Case Study: How Timing Is Everything
Eric Heinbockel couldn't believe his good luck. Just a year after launching his chocolate company, Chocomize, with two friends in late 2009, he received an e-mail from a large European luxury retailer. The brief message held out an offer that might launch the little chocolate company into orbit. The retailer wanted Chocomize to make 15,000 bars, which the retailer would give to its customers in high-end stores in New York City, Miami, and Los Angeles during the Christmas shopping season. The deal would be huge for the Cherry Hill, New Jersey-based Chocomize, which at the time was selling fewer than 150 candy bars a day.
The offer certainly seemed enticing. Getting Chocomize candy bars in front of thousands of affluent customers around the country would be a huge marketing coup. But Heinbockel, 25, along with co-founders Fabian Kaempfer and Nick LaCava, both 24, knew the company would have to scramble to fill such a massive order in time for the fast-approaching holiday season. And they worried about the financial fallout, as well as the possible damage to the company's reputation, if they botched the order. "We lost a lot of sleep," Heinbockel recalls. "The fear was we'd commit and it would turn out to be an absolute disaster."
Heinbockel and his partners met while they were students at Columbia University. They often talked about starting a business and were struck by the mass-customization movement that was sweeping industries from cereal makers to sneaker manufacturers. Why not apply the same concept to chocolate? Customers could choose their own combination of ingredients and toppings, like marshmallows, raisins, or coconut bits, to be mixed into candy bars. They knew that Chocri, a Berlin-based customized-chocolate maker, was already doing just that in Europe, and Kaempfer approached the company about bringing the concept to the U.S. Chocri, though, had already begun plans for its U.S. rollout. So the three decided to launch a customized-chocolate operation on their own.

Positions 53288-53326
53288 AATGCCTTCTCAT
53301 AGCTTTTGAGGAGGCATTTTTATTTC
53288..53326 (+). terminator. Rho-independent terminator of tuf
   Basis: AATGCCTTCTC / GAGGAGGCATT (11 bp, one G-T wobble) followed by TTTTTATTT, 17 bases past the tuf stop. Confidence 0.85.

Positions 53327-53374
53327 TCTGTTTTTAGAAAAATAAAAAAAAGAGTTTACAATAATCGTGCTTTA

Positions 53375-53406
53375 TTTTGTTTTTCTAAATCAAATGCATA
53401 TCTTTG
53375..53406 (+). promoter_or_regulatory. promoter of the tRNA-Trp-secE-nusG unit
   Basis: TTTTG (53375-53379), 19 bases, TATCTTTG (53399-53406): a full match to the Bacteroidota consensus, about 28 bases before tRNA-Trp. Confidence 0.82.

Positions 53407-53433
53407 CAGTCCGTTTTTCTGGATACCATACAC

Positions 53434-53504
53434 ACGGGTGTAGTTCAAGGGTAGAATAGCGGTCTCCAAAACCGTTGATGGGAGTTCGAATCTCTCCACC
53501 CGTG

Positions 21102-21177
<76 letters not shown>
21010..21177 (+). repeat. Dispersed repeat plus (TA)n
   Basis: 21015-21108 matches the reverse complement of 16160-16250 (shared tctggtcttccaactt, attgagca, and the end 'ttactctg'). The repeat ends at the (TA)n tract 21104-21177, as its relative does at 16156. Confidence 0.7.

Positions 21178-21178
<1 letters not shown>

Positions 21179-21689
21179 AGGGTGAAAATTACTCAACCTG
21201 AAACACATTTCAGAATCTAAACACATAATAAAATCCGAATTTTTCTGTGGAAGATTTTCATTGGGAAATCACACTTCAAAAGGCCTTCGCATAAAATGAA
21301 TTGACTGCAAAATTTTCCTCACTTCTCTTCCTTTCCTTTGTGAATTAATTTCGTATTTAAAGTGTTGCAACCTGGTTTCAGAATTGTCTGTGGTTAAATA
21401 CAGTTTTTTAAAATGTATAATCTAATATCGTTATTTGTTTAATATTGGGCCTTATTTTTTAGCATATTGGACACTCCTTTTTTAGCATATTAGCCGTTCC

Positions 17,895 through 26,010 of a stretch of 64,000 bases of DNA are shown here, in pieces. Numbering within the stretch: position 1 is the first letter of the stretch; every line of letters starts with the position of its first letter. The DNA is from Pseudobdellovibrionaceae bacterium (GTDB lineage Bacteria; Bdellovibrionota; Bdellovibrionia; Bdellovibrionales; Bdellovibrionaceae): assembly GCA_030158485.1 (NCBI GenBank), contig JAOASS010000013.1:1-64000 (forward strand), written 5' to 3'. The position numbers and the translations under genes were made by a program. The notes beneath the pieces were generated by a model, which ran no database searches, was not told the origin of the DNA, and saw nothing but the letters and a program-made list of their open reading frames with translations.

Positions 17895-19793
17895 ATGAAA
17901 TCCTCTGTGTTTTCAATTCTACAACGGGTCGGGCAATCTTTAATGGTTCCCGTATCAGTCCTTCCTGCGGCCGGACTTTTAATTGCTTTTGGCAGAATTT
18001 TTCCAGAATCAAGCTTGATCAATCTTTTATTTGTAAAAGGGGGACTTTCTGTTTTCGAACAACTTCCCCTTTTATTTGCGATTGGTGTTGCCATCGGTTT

With $80,000 in start-up capital from friends and family, Heinbockel and team got off to a solid start, thanks to coverage in food blogs and a mention in O, The Oprah Magazine. (LaCava left the business in hopes of making the 2012 U.S. Olympic rowing team but still owns a stake in the company.) The summer of 2010 was slow, but Chocomize was hanging on. Then the e-mail arrived from the luxury retailer, whose marketing managers had read about Chocomize.
The offer was tantalizing. But the big prize, Heinbockel and Kaempfer soon realized, would come at a price. The prospective client, it turned out, wanted the candy bars at cost, figuring the PR value of the deal made such an arrangement worthwhile. That might be true, Heinbockel and Kaempfer thought, but there was also the question of just how many chocolate bars the company's tiny 1,500-square-foot production space, with its three chocolate machines, could churn out. After crunching the numbers, Heinbockel estimated that Chocomize could, at most, handle an order for 10,000 customized bars—not 15,000.
Though the retailer was fine with 10,000 bars, Heinbockel and Kaempfer fretted that somehow they had miscalculated and feared they would discover the deal would wind up a money loser. They also discussed what would happen if they failed to produce the full 10,000 bars. "At that point, it wouldn't have been unreasonable for them not to accept the smaller amount we did produce," says Heinbockel. The sheer volume of the order, moreover, meant the company might also have to shut down its online sales during the holiday shopping season, thus alienating its fledgling base of online customers. By the time Heinbockel and Kaempfer ran through all the scenarios of what could go wrong, their heads were spinning.
Even so, they weren't ready to pass up such a rare opportunity. The pair figured the deal might be a lot more palatable if they could find a subcontractor to produce the bars. Kaempfer spent two days searching the Web and his own contacts for contract manufacturers. But it soon became clear that finding the right partner on such a tight schedule would be impossible. "A couple of them only did solid chocolate bars, and another company only did bars with fillings," Kaempfer says. No one, moreover, had experience making bars with the type of melted toppings that Chocomize used. A week after receiving the offer, the co-founders were once again leaning toward taking a pass on the contract.
There was just one nagging problem: Online orders had been decidedly sluggish in recent months. At the end of each day, Heinbockel checked his e-mail to see how many customers had placed orders. The pace wasn't picking up, as Heinbockel and Kaempfer had hoped. Would the Christmas season bring the burst of sales they needed? Maybe taking the plunge and going for a do-or-die marketing deal wasn't such a crazy idea.